By Charly Frisk
In an increasingly divisive political climate, civil dialogue is desperately in demand.
On Wednesday, Jan. 23, Congressman Tom Emmer visited CSB to partake in a discussion regarding pressing political issues and providing insight on President Trump’s first year — allowing all those in attendance an opportunity to critically review Washington.
“We wanted to have a discussion. That’s the most important thing of all. In this whole thing, there is so much division and so much yelling; we wanted to show how you can have a civil conversation even if people don’t agree,” economics professor Louis Johnston said regarding the discussion with Emmer.
Liz Fedor, the editor of Twin Cities Business Magazine, moderated a forum between Emmer, Johnston and the audience.
Before the event, coordinators compiled and combined nearly 50 questions from the audience who hoped to gain clarity about issues relating to the current political state. The audience was composed of various faculty, students and a sizeable audience from the public. The discussion served to provide insight into various governmental issues of concern to the audience. The panel discussions included the fate of Deferred Action for Childhood Arrivals (DACA), sexual assault allegations made against government officials, environmental concerns— specifically renewable energy— and the economic impact of the new tax bill.
“The [topics] that seemed toget a lot of attention, which we kind of expected, were DACA and sexual assault,” senior Kathryn Hockman said. “The DACA part got pretty heated in regards to crowd interaction with congressman Emmer because Prof. Johnson was refuting Emmer’s points, and the audience was refuting Emmer’s points. He was arguing that illegal immigration is hurting the economy and they were saying that it wasn’t. And that’s when it got pretty heated, and that’s when we had people putting up signs.”
While the event mainly focused on hearing insight from the civil answers provided by both Emmer and Johnston, there were opportunities for the public to voice their opinion.
“While he talked about some of the more controversial issues like DACA or the environment, we had a couple of people reach out to us and ask if they could protest the event, so they sat along the back,” CSB senior and McCarthy Center Student Coordinator Maya Hermerding said, “They were rather vocal during certain times, they would retort with questions.”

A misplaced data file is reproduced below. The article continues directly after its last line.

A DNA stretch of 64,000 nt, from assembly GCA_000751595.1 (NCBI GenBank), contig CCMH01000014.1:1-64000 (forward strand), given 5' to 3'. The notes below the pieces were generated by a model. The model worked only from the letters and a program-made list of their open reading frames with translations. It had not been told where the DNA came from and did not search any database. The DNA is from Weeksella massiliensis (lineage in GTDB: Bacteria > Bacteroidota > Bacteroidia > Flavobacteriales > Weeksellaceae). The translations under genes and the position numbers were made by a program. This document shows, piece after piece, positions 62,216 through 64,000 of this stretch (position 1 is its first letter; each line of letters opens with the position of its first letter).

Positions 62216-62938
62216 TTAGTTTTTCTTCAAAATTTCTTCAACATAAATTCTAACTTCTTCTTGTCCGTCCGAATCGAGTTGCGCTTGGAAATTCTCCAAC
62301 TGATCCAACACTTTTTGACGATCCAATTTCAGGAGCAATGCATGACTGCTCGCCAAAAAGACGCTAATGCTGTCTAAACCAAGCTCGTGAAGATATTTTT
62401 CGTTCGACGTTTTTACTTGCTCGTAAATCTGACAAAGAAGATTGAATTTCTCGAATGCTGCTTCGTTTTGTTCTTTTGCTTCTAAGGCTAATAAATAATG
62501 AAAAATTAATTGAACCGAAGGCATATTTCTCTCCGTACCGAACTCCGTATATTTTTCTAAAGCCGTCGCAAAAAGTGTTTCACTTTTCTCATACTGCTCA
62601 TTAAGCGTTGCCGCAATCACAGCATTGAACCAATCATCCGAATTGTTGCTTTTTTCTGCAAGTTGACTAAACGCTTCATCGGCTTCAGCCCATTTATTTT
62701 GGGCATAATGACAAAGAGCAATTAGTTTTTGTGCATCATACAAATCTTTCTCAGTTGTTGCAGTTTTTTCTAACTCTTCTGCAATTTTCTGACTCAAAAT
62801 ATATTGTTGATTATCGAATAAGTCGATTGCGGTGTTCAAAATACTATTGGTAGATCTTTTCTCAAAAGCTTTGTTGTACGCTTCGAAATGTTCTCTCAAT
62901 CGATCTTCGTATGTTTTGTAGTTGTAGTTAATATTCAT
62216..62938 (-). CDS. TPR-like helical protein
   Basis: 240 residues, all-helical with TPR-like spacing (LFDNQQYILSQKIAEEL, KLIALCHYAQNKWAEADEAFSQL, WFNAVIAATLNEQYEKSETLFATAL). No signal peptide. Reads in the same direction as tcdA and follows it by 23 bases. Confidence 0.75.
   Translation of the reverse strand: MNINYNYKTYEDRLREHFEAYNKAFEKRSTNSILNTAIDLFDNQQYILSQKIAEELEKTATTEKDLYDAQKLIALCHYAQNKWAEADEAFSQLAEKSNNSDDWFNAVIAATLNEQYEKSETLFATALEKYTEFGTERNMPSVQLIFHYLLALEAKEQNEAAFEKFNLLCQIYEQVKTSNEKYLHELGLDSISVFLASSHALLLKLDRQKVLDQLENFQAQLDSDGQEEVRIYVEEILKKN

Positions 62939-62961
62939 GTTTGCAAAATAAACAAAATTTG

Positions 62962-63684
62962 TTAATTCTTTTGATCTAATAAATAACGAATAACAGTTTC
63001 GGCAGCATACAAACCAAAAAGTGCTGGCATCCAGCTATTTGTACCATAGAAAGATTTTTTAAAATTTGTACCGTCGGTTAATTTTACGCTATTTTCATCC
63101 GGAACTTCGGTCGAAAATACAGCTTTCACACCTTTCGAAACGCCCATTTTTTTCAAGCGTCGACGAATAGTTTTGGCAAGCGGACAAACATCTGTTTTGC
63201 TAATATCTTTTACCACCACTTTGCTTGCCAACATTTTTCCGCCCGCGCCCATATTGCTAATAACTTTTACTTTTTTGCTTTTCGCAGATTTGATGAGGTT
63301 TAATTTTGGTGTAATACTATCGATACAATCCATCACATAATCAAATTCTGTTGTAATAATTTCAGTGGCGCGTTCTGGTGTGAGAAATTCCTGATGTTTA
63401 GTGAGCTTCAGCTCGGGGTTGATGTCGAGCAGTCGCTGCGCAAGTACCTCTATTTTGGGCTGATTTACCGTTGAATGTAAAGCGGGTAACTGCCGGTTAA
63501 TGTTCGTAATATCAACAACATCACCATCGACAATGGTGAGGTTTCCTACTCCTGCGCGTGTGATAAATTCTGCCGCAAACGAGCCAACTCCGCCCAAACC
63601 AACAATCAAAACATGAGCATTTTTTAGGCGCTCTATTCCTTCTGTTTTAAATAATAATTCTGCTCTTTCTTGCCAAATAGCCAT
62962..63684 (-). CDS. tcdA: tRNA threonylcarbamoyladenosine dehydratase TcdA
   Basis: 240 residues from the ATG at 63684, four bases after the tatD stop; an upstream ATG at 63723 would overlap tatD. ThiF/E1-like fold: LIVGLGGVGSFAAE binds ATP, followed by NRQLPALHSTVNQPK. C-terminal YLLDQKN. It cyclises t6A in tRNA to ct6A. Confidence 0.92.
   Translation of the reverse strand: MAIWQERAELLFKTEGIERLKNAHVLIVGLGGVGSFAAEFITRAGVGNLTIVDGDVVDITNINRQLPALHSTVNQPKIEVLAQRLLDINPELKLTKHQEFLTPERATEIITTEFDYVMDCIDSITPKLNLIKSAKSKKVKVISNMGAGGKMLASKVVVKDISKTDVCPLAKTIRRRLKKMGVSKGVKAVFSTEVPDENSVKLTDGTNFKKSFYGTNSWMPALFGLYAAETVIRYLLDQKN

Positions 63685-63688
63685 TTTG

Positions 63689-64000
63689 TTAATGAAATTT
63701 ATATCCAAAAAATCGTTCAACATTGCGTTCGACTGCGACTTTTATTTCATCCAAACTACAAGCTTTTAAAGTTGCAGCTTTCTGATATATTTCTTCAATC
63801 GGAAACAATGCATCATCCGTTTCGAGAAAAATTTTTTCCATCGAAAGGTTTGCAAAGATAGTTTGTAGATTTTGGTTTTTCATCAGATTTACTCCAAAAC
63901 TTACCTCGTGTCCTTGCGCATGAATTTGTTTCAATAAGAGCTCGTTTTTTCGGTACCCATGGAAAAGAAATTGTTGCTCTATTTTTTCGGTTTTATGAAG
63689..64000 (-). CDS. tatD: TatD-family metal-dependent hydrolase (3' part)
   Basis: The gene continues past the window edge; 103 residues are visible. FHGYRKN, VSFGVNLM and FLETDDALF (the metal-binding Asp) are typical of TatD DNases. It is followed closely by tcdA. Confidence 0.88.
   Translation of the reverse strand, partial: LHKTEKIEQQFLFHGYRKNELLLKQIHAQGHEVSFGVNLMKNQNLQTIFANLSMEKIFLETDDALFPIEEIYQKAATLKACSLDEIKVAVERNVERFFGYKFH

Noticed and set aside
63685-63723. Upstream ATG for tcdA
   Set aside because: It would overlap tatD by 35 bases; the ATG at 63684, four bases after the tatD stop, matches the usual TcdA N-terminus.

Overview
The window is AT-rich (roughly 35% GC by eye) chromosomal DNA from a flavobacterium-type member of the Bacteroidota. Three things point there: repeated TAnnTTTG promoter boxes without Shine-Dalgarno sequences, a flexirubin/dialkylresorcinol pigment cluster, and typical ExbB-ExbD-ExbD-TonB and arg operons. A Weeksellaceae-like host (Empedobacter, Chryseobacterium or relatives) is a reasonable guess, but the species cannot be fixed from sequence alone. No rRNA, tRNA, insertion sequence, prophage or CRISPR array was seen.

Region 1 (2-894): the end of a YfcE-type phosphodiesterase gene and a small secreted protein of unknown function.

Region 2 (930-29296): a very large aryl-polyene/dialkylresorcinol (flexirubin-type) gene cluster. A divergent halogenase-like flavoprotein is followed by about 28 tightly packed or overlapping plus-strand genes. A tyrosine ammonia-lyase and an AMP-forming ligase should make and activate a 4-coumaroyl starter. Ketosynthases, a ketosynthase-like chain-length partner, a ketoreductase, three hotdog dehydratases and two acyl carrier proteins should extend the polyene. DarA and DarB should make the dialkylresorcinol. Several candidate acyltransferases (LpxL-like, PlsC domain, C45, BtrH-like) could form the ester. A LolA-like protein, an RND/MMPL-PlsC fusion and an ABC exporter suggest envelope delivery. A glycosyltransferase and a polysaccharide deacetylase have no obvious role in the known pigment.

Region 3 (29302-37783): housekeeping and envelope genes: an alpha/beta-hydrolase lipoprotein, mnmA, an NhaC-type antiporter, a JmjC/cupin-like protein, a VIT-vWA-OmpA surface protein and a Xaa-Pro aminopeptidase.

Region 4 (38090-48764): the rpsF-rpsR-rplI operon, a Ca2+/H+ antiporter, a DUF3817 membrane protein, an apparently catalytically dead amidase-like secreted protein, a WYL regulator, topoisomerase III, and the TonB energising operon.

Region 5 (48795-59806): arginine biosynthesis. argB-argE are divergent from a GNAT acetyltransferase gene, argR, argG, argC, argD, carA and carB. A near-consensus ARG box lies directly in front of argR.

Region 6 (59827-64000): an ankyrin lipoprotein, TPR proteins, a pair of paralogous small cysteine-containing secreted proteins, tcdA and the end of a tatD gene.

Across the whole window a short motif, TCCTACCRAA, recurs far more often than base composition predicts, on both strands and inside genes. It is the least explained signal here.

While Gorecki 204 C faced moments of tense atmosphere throughout the discussion, the audience remained respectful despite potentially differentiating views — effectively forging positive relationships between seemingly divided parties.
“I think we live in such a politically divided time that you need to hear both perspectives,” Hockman said. “You need to be willing to see the other side and not necessarily agree with it but understand it and where they are coming from.”
While all the members sitting in the audience may not have agreed with Emmer’s statements, the audience respectfully listened and contributed to the dialogue constructively.
“I thought the conversation was very polite, even relaxed. We both said what we thought, so we didn’t avoid disagreement, we simply voiced it,” Prof. Johnston said.
While there was some disagreement, the conversation with Emmer succeeded in providing a civil and meaningful discussion about pressing political issues.
“Overall, talking after the event with a couple of people, we realized we don’t agree with him. But that doesn’t mean that I don’t think he is a good guy, I think he is a stand-up politician, I think he fights for what he believes in and what his constituents ask him to vote for. At the end of the day, that is sometimes all you can ask for; a very decent and upstanding politician,” Hermerding said.